Small business tax reform. It’s a popular rallying cry. “The Washington Examiner” article by Tim Click (below) is one business owner’s reasoned take on the subject. I may not agree with all the author’s points but to elaborate further here would be putting the cart before the horse. Why? Because I don’t believe we can talk reasonably about small business tax reform until we reform how we define a small business.
According to the Small Business Association (SBA) a small business can have up to $7 million in revenues and 500 workers, depending on the industry in which it competes. Really? That covers a hell of a lot of territory. How can such a broad definition be meaningful? According to Forbes Magazine, over 500,000 new businesses are formed in the US each month. Fifty percent of these new businesses will fail within five years. What is causing those failures? My guess is that onerous tax paperwork and excessively high state and federal tax payments are low on the list of contributing factors. Speculation, you say? Not really. Consider that there are small businesses and, then, there are really small businesses.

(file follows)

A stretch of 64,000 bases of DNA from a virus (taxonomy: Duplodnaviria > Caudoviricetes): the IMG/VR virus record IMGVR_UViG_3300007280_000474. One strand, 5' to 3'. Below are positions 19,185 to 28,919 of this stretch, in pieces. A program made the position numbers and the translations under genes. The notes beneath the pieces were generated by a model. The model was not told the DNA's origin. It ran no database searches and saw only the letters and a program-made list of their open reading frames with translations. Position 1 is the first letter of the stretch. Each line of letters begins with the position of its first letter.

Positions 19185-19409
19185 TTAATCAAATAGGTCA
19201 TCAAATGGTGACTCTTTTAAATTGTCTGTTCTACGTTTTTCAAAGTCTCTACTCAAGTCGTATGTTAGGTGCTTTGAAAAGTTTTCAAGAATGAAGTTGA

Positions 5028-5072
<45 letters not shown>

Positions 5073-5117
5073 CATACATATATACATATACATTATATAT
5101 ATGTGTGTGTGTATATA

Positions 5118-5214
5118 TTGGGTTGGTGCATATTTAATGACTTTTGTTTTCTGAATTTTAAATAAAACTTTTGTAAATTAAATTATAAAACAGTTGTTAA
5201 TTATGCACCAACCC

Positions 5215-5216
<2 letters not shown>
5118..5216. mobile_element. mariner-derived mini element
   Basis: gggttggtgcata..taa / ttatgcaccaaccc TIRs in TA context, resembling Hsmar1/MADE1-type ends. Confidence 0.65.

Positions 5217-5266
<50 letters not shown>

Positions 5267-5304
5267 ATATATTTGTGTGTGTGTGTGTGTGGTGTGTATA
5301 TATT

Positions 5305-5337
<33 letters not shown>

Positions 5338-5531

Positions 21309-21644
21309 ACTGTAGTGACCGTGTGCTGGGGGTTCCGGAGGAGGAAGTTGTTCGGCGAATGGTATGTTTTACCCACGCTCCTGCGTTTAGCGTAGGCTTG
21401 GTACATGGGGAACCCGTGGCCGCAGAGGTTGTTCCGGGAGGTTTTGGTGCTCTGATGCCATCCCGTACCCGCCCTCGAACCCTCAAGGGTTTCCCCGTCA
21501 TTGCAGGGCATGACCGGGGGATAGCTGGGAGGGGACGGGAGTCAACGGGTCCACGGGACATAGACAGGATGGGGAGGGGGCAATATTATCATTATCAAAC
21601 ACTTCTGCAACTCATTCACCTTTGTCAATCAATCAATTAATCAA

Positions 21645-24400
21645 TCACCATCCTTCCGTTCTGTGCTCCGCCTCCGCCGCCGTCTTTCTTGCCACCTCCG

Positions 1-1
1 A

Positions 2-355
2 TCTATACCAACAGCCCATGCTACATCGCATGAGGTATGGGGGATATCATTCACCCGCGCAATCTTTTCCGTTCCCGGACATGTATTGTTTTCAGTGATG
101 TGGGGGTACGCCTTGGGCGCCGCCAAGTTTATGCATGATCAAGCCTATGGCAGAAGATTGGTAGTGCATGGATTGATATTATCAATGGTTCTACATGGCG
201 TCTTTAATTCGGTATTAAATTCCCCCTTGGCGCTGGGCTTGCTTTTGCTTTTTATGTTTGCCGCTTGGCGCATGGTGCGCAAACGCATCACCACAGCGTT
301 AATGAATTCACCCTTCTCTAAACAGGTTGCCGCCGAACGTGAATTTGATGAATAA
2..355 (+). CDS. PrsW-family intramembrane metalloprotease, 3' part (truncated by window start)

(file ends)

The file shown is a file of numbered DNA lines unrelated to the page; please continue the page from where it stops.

Nearly 80% of all small businesses in the US are non-employer businesses, self employed undertakings. Their needs are quite different from those of Mr. Click’s firm. Unlike his successful aluminum and stainless electrical conduit business, they do not undertake million dollar capital equipment projects; depreciation schedules/reforms are not really a concern. Yet, many of these tiny businesses represent future employers, future job creators. Keurig started as a non-employer business. Today, directly and indirectly, Keurig Green Mountain it is responsible for having created many thousands of jobs. What very small and/or self employer businesses most need is not tax reform, it’s ready access to funding.
So, pause a moment the next time someone says something like: “Small businesses, which have generated 65% of all net new US jobs since 1995, desperately need tax reform.” Yes, the job creation numbers are compelling. But, consider that most “small businesses,” however large they may be today, likely started with limited resources. When these businesses were most vulnerable, their most pressing needs did not include tax relief.
So, yes, we should consider tax relief for businesses like Patriot Aluminum Products, just don’t categorize those businesses as small. It’s time to come up with a better definition of a small business. . . and a better way to fund them.